Genre: Thriller with paranormal aspects Age Range: YA Star Rating: 4 stars Series: standalone
Sixteen bloodless bodies. Two teenagers. One impossible explanation.
Summer 1958—a string of murders plagues the Midwest. The victims are found in their cars and in their homes—even in their beds—their bodies drained, but with no blood anywhere.
September 19- the Carlson family is slaughtered in their Minnesota farmhouse, and the case gets its first lead: 15-year-old Marie Catherine Hale is found at the scene. She is covered in blood from head to toe, and at first she’s mistaken for a survivor. But not a drop of the blood is hers.
Michael Jensen, son of the local sheriff, yearns to become a journalist and escape his small-town. He never imagined that the biggest story in the country would fall into his lap, or that he would be pulled into the investigation, when Marie decides that he is the only one she will confess to.
As Marie recounts her version of the story, it falls to Michael to find the truth: What really happened the night that the Carlsons were killed? And how did one girl wind up in the middle of all these bodies?
Synopsis taken from Goodreads. Add to your shelves here.
Categorising this book is hard. It’s not a typical thriller or mystery, because the book doesn’t give you an answer about what happened. It’s not a horror, because it’s more about getting the tale and justice (or injustice). Nor is it a paranormal, because the vampiric element is never truly confirmed.
I think the lack of confirmation on many elements will disappoint some readers, but I really liked it. The vampire or not, particularly how little it conformed to “usual” vampire trope, simply heightened the unease and atmosphere, not to mention the thriller-like aspects of not knowing how much of her words could be counted as true. She never uses vampire, and a lot of that side of the story is inferred and speculated about by Michael, which helps with the uncertainty.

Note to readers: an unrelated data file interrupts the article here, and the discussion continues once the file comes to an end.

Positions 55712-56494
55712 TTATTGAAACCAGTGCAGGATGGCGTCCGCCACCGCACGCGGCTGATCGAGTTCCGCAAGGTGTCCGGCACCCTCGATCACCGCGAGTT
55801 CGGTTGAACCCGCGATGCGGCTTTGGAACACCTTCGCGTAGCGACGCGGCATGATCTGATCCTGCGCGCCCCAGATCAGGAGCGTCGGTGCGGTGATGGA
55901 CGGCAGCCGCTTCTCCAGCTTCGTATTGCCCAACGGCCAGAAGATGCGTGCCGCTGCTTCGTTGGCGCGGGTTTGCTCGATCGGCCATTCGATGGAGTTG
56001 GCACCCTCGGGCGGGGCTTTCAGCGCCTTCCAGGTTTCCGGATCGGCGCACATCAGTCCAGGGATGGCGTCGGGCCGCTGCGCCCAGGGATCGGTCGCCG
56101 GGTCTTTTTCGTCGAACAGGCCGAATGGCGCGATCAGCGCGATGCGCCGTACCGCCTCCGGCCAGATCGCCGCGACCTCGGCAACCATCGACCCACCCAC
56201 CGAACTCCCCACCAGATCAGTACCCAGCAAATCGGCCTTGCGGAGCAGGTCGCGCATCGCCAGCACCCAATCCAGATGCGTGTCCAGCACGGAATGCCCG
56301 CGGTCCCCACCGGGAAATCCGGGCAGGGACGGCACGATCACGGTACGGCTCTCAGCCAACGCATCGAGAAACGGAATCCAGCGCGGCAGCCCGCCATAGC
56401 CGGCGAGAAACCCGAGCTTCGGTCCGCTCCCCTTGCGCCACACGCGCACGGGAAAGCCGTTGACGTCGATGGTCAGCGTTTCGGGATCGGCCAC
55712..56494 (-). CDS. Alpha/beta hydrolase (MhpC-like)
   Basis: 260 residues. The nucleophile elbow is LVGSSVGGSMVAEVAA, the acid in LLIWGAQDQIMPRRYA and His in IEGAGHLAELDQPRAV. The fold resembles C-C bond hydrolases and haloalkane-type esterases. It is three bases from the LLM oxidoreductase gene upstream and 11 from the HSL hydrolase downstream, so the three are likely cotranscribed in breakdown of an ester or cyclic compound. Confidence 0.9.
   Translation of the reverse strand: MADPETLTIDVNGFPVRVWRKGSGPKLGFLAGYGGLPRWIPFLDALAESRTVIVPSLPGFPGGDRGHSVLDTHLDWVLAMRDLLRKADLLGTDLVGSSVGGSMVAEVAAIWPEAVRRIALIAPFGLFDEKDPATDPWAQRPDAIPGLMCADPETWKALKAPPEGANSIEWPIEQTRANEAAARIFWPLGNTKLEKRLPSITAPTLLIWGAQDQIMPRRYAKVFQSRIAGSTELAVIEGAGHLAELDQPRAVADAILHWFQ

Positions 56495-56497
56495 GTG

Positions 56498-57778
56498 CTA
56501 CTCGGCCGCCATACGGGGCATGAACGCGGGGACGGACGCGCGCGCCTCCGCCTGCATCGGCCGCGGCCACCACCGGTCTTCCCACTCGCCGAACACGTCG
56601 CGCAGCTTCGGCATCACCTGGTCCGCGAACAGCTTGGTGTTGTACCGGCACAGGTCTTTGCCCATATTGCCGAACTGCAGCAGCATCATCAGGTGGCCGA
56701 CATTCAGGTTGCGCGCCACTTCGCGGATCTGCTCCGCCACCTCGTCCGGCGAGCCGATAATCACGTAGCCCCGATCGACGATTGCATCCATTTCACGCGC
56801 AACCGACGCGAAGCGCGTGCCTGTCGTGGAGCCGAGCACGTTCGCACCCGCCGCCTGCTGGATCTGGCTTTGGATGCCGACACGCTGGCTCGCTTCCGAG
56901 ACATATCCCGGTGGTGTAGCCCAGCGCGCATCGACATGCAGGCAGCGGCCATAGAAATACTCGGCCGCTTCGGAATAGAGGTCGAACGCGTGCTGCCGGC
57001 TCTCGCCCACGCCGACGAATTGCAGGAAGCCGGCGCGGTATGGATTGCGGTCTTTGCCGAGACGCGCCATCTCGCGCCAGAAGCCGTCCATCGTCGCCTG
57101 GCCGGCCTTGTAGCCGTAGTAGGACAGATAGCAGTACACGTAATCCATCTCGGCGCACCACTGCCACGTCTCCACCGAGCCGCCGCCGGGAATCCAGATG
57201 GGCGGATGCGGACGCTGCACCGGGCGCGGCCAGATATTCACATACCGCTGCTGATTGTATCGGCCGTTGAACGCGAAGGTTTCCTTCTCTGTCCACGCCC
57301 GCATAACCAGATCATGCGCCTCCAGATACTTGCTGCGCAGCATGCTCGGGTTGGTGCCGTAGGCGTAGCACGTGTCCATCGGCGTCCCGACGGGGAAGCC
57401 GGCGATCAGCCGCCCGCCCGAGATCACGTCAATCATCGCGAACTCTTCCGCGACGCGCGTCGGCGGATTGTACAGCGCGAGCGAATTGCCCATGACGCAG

The lack of an answer about who really did the killings, why, and how, felt like a great metaphor for the lack of justice in the case. It also highlights how cruel and sexist media is towards women, always trying to take it back to sex and making it women’s fault when they are hurt. But the men? Oh, they can do 10x worse and be portrayed sympathetically.
This book shows an investigator who has his theories of who she is, and is determined to prove it. Pilson (the investigator) is a horrible character, so cruel to Marie (who is a 15 year old girl), bullying her and painting her in the worst light possible. When child sexual abuse is implies in Marie’s past, he chooses to frame it (particularly when talking to her) as her deliberately seducing a man who was supposed to be caring for her.
The inclusion of Pilson and his awfulness is a really good narrative ploy, because you instinctively hate him for being a misogynistic pig with a closed mind. It means you are more likely to believe the paranormal aspects of Marie’s story.